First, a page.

• Runs Android with plenty of apps
  • Dual 10W speakers exceed expectations
The Nebula Mars 2 Pro
Resolution 720p
Projection system  DLP
Brightness 500 ANSI lumens
Projection size  30 – 150 inches
Lamp life 30,000
Dimensions (H x W x D) 13.8 x 12.2 x 17.8cm
Buy now

best gaming projector – Optoma UHD35

If you intersperse your movies and TV shows with videogames and the best gaming monitor doesn’t sing to you, few projectors offer as much value as the Optoma UHD35. It has an impressively low 4.2ms response time, up to 4K resolution, and a high 240Hz refresh rate – which is as good for watching fast-paced sports as it is when you boost fps in shooters. You’ll need to crank it down to 1080p resolution to get the most out of the refresh rate, and 4K is capped at 60Hz with its two HDMI ports, leaving the PlayStation 5 and Xbox Series X’s 4K / 120fps out of reach.

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The UHD35’s 3,600 lumens is already plenty bright enough, but you can pay an extra $100 for the Optoma UHD38 if you want more. One thing to note about both is their longer throw distance, requiring around ten feet for a 100-inch, which might be a squeeze if you don’t have a lot of space. And, finally, you don’t even have to lift a finger, as you can control it with your voice by connecting one of the best smart speakers.

Product Image 1
$1,299.00
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What we like

  • Super high 240Hz refresh rate
  • Low 4.2ms response time
  • 4K quality for just a few hundred more than HD
Optoma UHD35
Resolution  4K / 60Hz or 1080p / 240Hz
Projection system  DLP
Brightness 3,600 ANSI lumens
Projection size  80 – 300 inches
Lamp life 15,000
Dimensions (H x W x D)  11.8 x 31.5 x 27cm
Buy now

best short throw projector – BenQ HT2150ST

Brands recognise that not everyone has the space for an over-the-shoulder projector, which is where short throw lenses come in. You can shove the BenQ HT2150ST as close as four feet to the wall you want to project onto and still get around 90-inches, letting you create your own cinema from your coffee table.

The BenQ HT2150ST has great colours straight out of the box, although there’s room to tweak it to your liking with colour wheels. It also has the hidden talent of low input lag for gamers, although it’s not quite the lowest we’ve seen at 16ms. The real draw, however, is that all of this is packed into a device that’s priced around the three-figure mark, making it an absolute steal.

Product Image 1
$899.00
$790.00
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What we like

  • Ultra-short throw for a large image at close range
  • Great default colours
  • Value for money at a sub-$1,000 price point
BenQ HT2150ST
Resolution 1080p
Projection system DLP
Brightness 2,200 ANSI lumens
Projection size 60 – 120 inches
Lamp life Up to 7,000 hours
Dimensions (H x W x D)  12.2 x  38.1 x 27.7cm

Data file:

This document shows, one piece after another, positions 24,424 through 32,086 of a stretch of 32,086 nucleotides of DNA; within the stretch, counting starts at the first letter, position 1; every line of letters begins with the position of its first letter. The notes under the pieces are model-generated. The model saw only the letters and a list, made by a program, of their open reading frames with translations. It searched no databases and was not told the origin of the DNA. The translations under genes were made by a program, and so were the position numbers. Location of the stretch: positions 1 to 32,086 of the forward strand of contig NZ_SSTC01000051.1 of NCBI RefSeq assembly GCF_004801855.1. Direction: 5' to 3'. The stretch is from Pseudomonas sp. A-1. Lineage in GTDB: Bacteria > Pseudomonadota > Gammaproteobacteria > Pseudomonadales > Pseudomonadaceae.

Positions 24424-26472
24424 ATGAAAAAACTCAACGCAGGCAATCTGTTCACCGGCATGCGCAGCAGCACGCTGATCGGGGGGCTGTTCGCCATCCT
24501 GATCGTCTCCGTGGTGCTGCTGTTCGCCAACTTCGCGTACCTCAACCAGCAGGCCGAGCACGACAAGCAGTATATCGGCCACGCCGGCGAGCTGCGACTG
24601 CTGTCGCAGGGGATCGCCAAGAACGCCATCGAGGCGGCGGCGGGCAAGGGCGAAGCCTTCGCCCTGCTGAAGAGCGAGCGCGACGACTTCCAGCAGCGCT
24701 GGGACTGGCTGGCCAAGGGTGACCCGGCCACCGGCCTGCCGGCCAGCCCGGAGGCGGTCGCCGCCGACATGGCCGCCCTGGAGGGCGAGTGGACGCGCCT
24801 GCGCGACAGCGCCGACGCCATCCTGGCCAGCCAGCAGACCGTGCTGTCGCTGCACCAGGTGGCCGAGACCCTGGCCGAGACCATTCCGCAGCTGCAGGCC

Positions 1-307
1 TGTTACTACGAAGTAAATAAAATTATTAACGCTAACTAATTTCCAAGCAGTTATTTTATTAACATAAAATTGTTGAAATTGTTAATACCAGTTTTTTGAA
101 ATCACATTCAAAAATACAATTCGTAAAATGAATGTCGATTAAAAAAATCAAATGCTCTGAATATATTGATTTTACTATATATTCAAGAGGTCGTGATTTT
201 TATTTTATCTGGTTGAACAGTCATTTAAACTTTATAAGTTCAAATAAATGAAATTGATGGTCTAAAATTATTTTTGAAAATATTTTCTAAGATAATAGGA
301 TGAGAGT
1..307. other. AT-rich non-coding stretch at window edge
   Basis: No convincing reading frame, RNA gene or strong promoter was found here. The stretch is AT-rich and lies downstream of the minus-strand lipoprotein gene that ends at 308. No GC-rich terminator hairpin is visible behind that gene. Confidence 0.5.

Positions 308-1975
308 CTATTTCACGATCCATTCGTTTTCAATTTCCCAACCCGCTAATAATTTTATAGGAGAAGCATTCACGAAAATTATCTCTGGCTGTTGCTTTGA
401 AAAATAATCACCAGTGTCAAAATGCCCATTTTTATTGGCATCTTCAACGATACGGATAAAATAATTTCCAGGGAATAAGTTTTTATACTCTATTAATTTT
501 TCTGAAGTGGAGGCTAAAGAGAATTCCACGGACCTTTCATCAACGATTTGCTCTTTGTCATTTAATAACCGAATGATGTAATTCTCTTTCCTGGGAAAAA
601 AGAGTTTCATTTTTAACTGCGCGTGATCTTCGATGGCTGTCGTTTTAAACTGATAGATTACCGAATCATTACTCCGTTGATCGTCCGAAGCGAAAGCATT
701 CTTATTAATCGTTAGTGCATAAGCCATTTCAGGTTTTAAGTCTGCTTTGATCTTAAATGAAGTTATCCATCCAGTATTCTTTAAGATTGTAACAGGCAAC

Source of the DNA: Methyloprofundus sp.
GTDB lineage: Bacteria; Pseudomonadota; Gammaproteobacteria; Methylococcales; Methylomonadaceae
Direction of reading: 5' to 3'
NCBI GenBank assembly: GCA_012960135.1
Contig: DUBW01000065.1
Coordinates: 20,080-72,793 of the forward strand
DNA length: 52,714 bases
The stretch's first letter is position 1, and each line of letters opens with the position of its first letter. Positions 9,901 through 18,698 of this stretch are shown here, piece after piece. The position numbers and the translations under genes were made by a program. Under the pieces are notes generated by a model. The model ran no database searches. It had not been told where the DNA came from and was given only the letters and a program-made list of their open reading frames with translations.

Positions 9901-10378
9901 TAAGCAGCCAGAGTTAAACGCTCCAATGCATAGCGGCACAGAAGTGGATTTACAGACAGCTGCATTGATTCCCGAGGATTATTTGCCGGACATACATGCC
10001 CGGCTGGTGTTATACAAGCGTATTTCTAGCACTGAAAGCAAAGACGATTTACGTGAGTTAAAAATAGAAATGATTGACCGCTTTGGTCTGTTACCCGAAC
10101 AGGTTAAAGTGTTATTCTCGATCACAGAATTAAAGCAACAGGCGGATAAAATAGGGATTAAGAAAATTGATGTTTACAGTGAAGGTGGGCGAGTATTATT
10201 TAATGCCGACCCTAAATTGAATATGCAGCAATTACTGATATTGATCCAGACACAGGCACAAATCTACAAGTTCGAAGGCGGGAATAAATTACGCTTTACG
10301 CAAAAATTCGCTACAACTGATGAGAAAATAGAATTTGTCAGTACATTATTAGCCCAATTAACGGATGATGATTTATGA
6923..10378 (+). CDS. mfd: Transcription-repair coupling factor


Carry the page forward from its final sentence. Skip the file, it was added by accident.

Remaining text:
Buy now

best portable projector for outdoors use – Viewsonic M2

The Viewsonic M2 is a tiny projector that’s smaller than most of the best gaming mouse pads, making it perfect to take on the go. You don’t even have to worry about finding an outlet for it, as it can run off a power bank if you’ve got one with a large capacity handy – all while packing full HD resolution, HDR, and sRGB colour reproduction.

While you can download apps from the marketplace onto its 10GB internal storage, we recommend pairing it with an Amazon Fire TV stick or Google Chromecast for a superior experience. Overall, there are better choices on this list if you’re setting up a dedicated home theatre, but none balance quality and portability quite like the Viewsonic M2.

Product Image 1
$659.99
$524.99
View

What we like

  • Small and portable
  • Default colour is great without tweaking
Viewsonic M2
Resolution 1920 x 1080p
Projection system LED laser with DLP chip
Brightness 1,200 LED lumens
Projection size 100 inches
Lamp life 30,000
Dimensions (H x W x D)  5.1 x 22.4 x 22.4cm

How much should a projector cost?

Projectors have a wider price range than most other technologies, costing upwards of $50 to $5,000 and beyond. We don’t usually recommend projectors that cost less than $500 because they often sacrifice visual quality, at which point you’re probably better off with a larger smart TV.

What does short throw mean?

The rule of thumb is that you’ll get a bigger picture when you move the projector further back, but short throw projectors can give you around 100+ inches from anywhere between three to eight feet away. These are much more suited to the home theatre experience.

How many lumens does a projector need?

Lumens are a measurement of brightness, and more often means better because projectors don’t have the luxury of backlighting like TVs do. It’s always best to control the environment you’re in with blackout curtains, but a higher lumen count means your projector is more likely to work in rooms that aren’t entirely dark. It depends on the conditions of your room, but a good average is between 1,500 and 2,500 lumens.

Is a projector better than a TV?

Smart TVs are becoming more affordable each year and will suit most people, but projectors are a luxury that can bring the cinema experience to you with screen sizes that far exceed the confines of bezels. Only by choosing the right one and using it under the right conditions can a projector outperform a TV, however, such as using it in a dark room.

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Damien Mason

Updated: Jun 06, 2021